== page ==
We caught up with Tim Clare, a standup poet in Beijing at the Bookworm Literary Festival 2012. The all-rounded performing artist also plays the ukelele, appeared on BBC 2, Radio 1, 2, 4 and 6, and has written for The Guardian, The Times, The Independent, The Big Issue and Writing magazine, amongst others.
He also appeared at the Edinburgh Fringe in 2011. It won a Brighton Fringe Best Show award, and the Independent called it ‘a wide-eyed, brilliant hour’.
What are your greatest challenges in doing what you do apart from having talent?
I call myself a standup poet so immediately the first challenge is that I’m taking traditionally two very different forms and putting them together. Those two things don’t really have an obvious connection. There’s this idea that poetry is for expressing something very important inside of you, that needs to come out. And standup is about making people laugh. I would say where the two intersects is both should be able saying the most interesting things in the least number of words. The element of surprise, engaging with people.
I think the most challenging thing is managing the audience expectations. So, if you come to see me and you are a fan of poetry, you might find me incredibly brass and immature because I’m jumping about and making lots of jokes. On the other hand, when you come to see standup, there is a significant portion of my show where I’m not making a joke but just telling an interesting story and maybe even something a little sad. So, if you’re expecting to have the laughs coming, you’d be disappointed in another way.
So one of the two groups of people will accuse you for numbing down and being a sell out, the other thinking you are pretentious and difficult.
Tell us abit more about the poetry takeaway truck?
Poetry takeaway is the world’s first poetry emporium and we offer fresh bespoke poems done in 10 minutes. We bought a burger van off ebay and got some artists to refurbish it. The van goes to music festivals, we recentlly did it at the Brit awards after-party, we’ve done it in the streets, pulled up outside the South bank Centre in London.
So, what basically happens is you walk up to the poetry takeaway and give the poet an idea/subject for a poem. The poet then interviews the person for 10 mins and get the content to write the poem in 10 minutes. Then they return 10-15 minutes later to get a performance of the poem and they get a copy to take away wrapped in custom made cardboard packaging– abit like those take away burger boxes with the poem inside, signed by the poet and it’s the only copy that exists. We’ve served over 2000 people in the last year, and we have something like nine poets working on a shift.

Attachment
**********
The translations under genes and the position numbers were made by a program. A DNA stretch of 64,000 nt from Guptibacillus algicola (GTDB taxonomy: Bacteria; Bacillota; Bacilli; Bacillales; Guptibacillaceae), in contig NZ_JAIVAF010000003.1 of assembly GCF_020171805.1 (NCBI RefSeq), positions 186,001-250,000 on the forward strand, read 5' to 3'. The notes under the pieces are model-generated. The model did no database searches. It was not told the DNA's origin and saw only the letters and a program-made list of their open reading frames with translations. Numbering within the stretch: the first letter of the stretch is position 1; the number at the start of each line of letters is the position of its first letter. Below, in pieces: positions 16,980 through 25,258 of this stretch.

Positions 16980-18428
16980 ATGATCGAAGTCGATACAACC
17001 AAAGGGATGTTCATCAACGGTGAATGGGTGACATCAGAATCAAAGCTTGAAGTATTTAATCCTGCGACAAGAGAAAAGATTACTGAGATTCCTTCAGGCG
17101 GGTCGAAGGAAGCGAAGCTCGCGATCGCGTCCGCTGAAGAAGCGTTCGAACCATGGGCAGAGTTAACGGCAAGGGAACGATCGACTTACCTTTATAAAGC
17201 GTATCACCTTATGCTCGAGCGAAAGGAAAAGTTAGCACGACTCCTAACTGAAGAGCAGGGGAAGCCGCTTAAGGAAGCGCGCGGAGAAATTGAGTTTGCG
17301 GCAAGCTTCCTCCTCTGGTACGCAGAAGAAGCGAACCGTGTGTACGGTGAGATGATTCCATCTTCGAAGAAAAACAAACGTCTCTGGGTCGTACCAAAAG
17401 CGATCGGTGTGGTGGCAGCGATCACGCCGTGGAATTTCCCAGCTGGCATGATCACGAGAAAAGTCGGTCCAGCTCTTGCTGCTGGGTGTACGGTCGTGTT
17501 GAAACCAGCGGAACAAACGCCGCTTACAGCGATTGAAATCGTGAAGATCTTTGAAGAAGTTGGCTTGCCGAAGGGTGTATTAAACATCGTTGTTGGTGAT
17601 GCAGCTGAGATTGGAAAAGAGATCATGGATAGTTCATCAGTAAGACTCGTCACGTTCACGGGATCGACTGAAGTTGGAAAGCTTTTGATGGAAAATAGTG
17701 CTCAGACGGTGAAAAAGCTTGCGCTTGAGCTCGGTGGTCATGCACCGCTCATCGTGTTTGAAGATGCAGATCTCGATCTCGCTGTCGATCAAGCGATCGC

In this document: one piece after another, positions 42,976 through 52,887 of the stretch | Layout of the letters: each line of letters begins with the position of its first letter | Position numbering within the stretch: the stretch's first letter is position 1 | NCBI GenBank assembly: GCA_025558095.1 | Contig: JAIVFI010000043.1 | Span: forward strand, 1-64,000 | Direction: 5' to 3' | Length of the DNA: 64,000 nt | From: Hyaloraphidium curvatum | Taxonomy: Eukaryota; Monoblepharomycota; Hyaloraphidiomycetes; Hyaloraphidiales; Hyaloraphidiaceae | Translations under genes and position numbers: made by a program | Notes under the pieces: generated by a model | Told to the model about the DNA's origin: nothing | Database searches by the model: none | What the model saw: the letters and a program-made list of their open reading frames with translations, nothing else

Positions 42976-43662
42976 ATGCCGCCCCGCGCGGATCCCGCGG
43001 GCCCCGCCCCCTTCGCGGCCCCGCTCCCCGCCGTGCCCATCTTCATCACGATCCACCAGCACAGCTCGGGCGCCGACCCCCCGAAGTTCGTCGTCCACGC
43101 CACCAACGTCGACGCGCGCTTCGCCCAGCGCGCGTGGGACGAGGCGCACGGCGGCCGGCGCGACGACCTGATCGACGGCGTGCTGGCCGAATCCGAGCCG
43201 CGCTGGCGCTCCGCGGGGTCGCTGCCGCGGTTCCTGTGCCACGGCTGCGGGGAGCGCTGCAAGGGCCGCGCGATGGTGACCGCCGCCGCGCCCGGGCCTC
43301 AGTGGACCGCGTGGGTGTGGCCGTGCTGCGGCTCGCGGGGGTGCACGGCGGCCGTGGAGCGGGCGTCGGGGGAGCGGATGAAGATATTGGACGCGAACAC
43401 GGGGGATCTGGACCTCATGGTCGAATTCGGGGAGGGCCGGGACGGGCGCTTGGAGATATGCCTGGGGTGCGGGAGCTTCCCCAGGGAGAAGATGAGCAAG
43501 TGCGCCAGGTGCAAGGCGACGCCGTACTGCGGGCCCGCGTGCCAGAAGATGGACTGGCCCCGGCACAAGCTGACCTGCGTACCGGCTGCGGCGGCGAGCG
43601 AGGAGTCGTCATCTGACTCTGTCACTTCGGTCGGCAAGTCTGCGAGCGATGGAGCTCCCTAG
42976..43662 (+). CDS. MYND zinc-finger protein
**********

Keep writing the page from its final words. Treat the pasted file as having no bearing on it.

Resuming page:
I’m really surprised how well it’s been received and people get very emotional about it. Some react by laughing or crying.
Where do you find inspiration as you need to constantly have new content?
I often struggle with inspiration and I don’t always have fresh new ideas. I think it’s something alot of writers have to deal with.
That’s one of the reasons why I do alot of projects like the poetry takeway and I do a project once a year called 100 poems in a day and I’m actually working with 10 writers doing 1000 poems in a day, that means 100 poems from each poet. The titles are suggested by other people with parameters locked in. You have about 8 mins to write each poem, you can’t stop for meals but you can go to the toilet 3 times. I think it would be very difficult to do it with 10 poets. I’ve done it myself for 3 years and got away with it. It was very hard and the rest of the participating poets have to be willing to take up the slack.
All the poems get published online as they are written.
I did that to deal with writer’s block to force myself to keep producing new stuff.
Interview and blog content by Juliana Loh, Social Media Manager, Swire Hotels and editor-in-chief of the blog.Follow her tweets: @bilbaobab or 微博 @julianaloh